Fourth album finds Flannery in fine form

by Gazette Reporter

Next week sees the release of By the Rule, the most assured and accomplished record from the Cork singer songwriter Mick Flannery, which is saying something considering the quality of his previous releases.
Opening with lead track Get What You Give, By The Rule is an emotional waltz through the 13 tracks, with some gorgeous backing instrumentation supporting Flannery’s voice, which has tinges of the timbre of Eddie Vedder and Neil Young at times, but is most uniquely his own, especially on the achingly beautiful Even Now.
GazetteMusic sat down with Mick in Dublin last week and we started by talking about the new record and how it differs from his previous work.
“This is an exciting time for me, I’m looking forward to the record coming out. I like the way it was recorded, everyone playing together live. I like the feeling you get from that. Listening to things I have done in the past, tracks with overdubs, you can tell the difference.”
Mick moved to Berlin for seven months last year, and it was as a result of being there that this set of songs emerged.
“I had a few tracks going to Berlin, but when I got back, they were all pretty much finished, lyrically at least.
“I’m not good at setting myself the task of writing songs, if it doesn’t occur to me. I tinker around with the guitar every day, not with any set goals. I moved to Berlin, but I didn’t have a huge social scene, so I had more time to tinker around on my own in my flat, and that naturally produced more introspective thoughts. The new songs I had to work on a lot, but I was glad they all came in that time. It was a good time compared to my usual work rate, a compressed [period] of productivity for me.”
The songs that emerged from his Berlin days make up By The Rule, and they were given another dimension when Mick brought them to the band he brought together for this record.
“Playing the songs with the band, there were a few structural things that needed help, but for the most part they stayed the same. I don’t dictate to the band, we pretty much do what we do. We had two days rehearsal time before going into the studio. It was nice that way.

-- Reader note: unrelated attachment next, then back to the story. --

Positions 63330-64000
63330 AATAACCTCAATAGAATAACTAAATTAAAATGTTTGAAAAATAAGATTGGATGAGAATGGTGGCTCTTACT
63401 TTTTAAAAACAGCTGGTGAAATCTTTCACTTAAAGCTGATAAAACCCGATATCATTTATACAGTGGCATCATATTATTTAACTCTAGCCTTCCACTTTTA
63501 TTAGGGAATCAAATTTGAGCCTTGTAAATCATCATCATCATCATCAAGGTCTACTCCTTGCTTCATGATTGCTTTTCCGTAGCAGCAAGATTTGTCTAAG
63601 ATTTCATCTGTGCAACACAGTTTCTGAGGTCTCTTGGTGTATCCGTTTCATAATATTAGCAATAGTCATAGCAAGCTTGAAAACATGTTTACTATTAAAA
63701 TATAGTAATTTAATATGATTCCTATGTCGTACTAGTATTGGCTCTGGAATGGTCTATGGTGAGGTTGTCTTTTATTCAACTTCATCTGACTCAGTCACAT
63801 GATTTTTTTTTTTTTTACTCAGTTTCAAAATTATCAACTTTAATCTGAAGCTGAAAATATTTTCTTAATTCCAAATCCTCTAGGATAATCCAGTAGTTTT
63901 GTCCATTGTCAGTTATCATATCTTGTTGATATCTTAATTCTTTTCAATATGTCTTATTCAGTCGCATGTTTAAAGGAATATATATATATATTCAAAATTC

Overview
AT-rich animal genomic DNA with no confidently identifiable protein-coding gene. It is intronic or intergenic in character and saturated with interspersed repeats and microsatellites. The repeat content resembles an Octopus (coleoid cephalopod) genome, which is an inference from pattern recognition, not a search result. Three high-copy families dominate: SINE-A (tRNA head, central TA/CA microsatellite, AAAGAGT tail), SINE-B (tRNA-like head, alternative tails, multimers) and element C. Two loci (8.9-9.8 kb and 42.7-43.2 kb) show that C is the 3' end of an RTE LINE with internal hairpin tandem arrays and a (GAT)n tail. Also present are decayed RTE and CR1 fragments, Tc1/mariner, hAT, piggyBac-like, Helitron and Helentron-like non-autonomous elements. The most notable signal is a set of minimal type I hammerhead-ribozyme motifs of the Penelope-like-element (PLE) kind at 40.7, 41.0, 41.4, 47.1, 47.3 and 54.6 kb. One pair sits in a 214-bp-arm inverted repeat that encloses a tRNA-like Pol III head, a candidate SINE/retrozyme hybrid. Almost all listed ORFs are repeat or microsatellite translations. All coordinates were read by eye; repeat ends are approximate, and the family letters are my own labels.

“The way the record has come out – I am pleased. The way it happened, having short rehearsal time and short studio time, could have backfired but it came together really well. It’s a nice record; I enjoy the organic-ness of it.”
Something else Mick is acclaimed for is his live show, which he is taking across the country throughout May.
“I had a great experience playing with this new band, it’s exciting to play with new people, they give a different taste to things. That’s one of the privileges from my aspect of things, I get to pick and choose [the people I get to play with].”
Mick has always had a love of music – “My family were all singers, and you had to have a song for a party piece” – and first picked up a guitar when he was 14.
“If I was speaking to that kid now, he wouldn’t believe where I am now. He wouldn’t believe I went to Australia last year and played my music to people out there.”
The progression that has led him to this point in his career, releasing his fourth album, is something he puts down to finding belief in his own ability and talent throughout his journey in music so far.
“It’s down to growing confidence and growing up. I made some mistakes but I learned and things became less intimidating and you start to believe in your own opinion, more comfortable in yourself. This is the happiest I have been with a record coming out.”

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